Ketamine should be kept off worldwide illegal drugs list, doctors say
The powerful tranquiliser ketamine should be kept off a worldwide illegal drugs list despite it being abused by clubbers, doctors are arguing.6 Sep 2016
They say it should always be treated as a medicine and not be placed under United Nations illicit drug restrictions The World Federation of Societies of Anaesthesiologists is calling for global support for its initiative to protect ketamine's status as an essential medicine for anaesthesia and pain relief.
China and other countries which have a problem with ketamine abuse want the drug included on the UN schedule for controlled drugs.
Dr Jannicke Mellin-Olsen, newly-elected WFSA President, spoke out at the group's World Congress in Hong Kong.
She said: "Ketamine is an essential anaesthetic and painkiller, especially in countries with limited options and poor storage facilities in their hospitals."
Ketamine is used as the sole available safe anaesthetic in many parts of the world and is widely used in adults and children alike.
Experts say it is also easily transported in situations such as disasters, in which vital lifesaving surgery can take place at the scene of the disaster, even outside the hospital.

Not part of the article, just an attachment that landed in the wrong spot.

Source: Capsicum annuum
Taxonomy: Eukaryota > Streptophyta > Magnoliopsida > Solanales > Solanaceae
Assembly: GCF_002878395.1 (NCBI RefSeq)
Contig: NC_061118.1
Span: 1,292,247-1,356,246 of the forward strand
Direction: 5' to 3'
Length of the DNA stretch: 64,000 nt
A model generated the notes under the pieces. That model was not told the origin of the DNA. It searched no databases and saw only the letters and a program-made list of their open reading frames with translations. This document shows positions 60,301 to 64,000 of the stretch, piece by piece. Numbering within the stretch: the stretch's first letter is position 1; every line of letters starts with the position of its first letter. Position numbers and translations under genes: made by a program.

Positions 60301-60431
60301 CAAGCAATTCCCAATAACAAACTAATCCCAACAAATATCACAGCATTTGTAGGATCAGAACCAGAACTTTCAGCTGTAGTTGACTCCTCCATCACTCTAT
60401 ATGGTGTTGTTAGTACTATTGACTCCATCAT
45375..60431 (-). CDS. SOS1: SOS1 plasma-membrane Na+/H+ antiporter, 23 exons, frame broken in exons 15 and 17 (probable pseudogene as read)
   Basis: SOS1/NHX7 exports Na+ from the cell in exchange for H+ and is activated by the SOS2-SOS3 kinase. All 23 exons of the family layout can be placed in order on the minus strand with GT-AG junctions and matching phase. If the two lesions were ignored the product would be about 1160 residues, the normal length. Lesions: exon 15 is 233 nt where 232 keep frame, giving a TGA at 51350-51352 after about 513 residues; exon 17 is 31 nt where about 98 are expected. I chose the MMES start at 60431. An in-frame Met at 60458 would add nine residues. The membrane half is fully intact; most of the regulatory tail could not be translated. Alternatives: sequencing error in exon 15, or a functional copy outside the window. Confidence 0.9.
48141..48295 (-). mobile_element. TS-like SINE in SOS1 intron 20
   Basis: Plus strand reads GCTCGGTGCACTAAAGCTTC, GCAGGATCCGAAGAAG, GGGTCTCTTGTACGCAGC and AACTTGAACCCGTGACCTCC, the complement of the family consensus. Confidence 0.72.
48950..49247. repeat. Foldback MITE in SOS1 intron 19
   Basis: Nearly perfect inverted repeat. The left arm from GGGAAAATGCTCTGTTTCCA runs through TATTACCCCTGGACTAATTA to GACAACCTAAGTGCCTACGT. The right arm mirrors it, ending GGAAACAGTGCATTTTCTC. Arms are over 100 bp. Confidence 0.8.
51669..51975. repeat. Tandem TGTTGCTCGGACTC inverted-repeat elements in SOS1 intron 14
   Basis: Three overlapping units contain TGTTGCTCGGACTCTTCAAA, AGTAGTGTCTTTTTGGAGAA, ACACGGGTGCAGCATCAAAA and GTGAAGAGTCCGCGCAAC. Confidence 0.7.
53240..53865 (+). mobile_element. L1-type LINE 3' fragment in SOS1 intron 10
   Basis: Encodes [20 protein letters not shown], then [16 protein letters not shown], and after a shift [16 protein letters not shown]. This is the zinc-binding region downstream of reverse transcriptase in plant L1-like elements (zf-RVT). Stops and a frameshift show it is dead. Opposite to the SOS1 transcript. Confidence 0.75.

But China and some other Asian countries, including Thailand, have problems with ketamine abuse. They want access to be restricted in the same way that morphine is a scheduled or controlled substance.
The UN's Commission on Narcotic Drugs (CND) has so far not submitted to their demands. The World Health Organisation (WHO) has reviewed ketamine use several times since 2004 when the International Narcotics Control Board (INCB) first noted illicit use was a problem and encouraged countries to place the drug under controls.
On each occasion, WHO has repeatedly warned that placing ketamine under international control would devastate access to safe surgery for billions.Share this on: